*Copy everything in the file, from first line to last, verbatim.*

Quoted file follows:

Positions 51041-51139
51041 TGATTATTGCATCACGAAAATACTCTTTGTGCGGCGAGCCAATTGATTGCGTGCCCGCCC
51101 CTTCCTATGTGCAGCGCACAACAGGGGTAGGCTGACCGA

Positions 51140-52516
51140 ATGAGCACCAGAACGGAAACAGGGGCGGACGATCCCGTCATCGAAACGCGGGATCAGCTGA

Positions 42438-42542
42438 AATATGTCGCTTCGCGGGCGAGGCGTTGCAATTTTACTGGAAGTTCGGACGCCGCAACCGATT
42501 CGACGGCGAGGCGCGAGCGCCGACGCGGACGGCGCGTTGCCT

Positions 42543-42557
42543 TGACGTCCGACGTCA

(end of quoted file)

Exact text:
Positions 51041-51139
51041 TGATTATTGCATCACGAAAATACTCTTTGTGCGGCGAGCCAATTGATTGCGTGCCCGCCC
51101 CTTCCTATGTGCAGCGCACAACAGGGGTAGGCTGACCGA

Positions 51140-52516
51140 ATGAGCACCAGAACGGAAACAGGGGCGGACGATCCCGTCATCGAAACGCGGGATCAGCTGA

Positions 42438-42542
42438 AATATGTCGCTTCGCGGGCGAGGCGTTGCAATTTTACTGGAAGTTCGGACGCCGCAACCGATT
42501 CGACGGCGAGGCGCGAGCGCCGACGCGGACGGCGCGTTGCCT

Positions 42543-42557
42543 TGACGTCCGACGTCA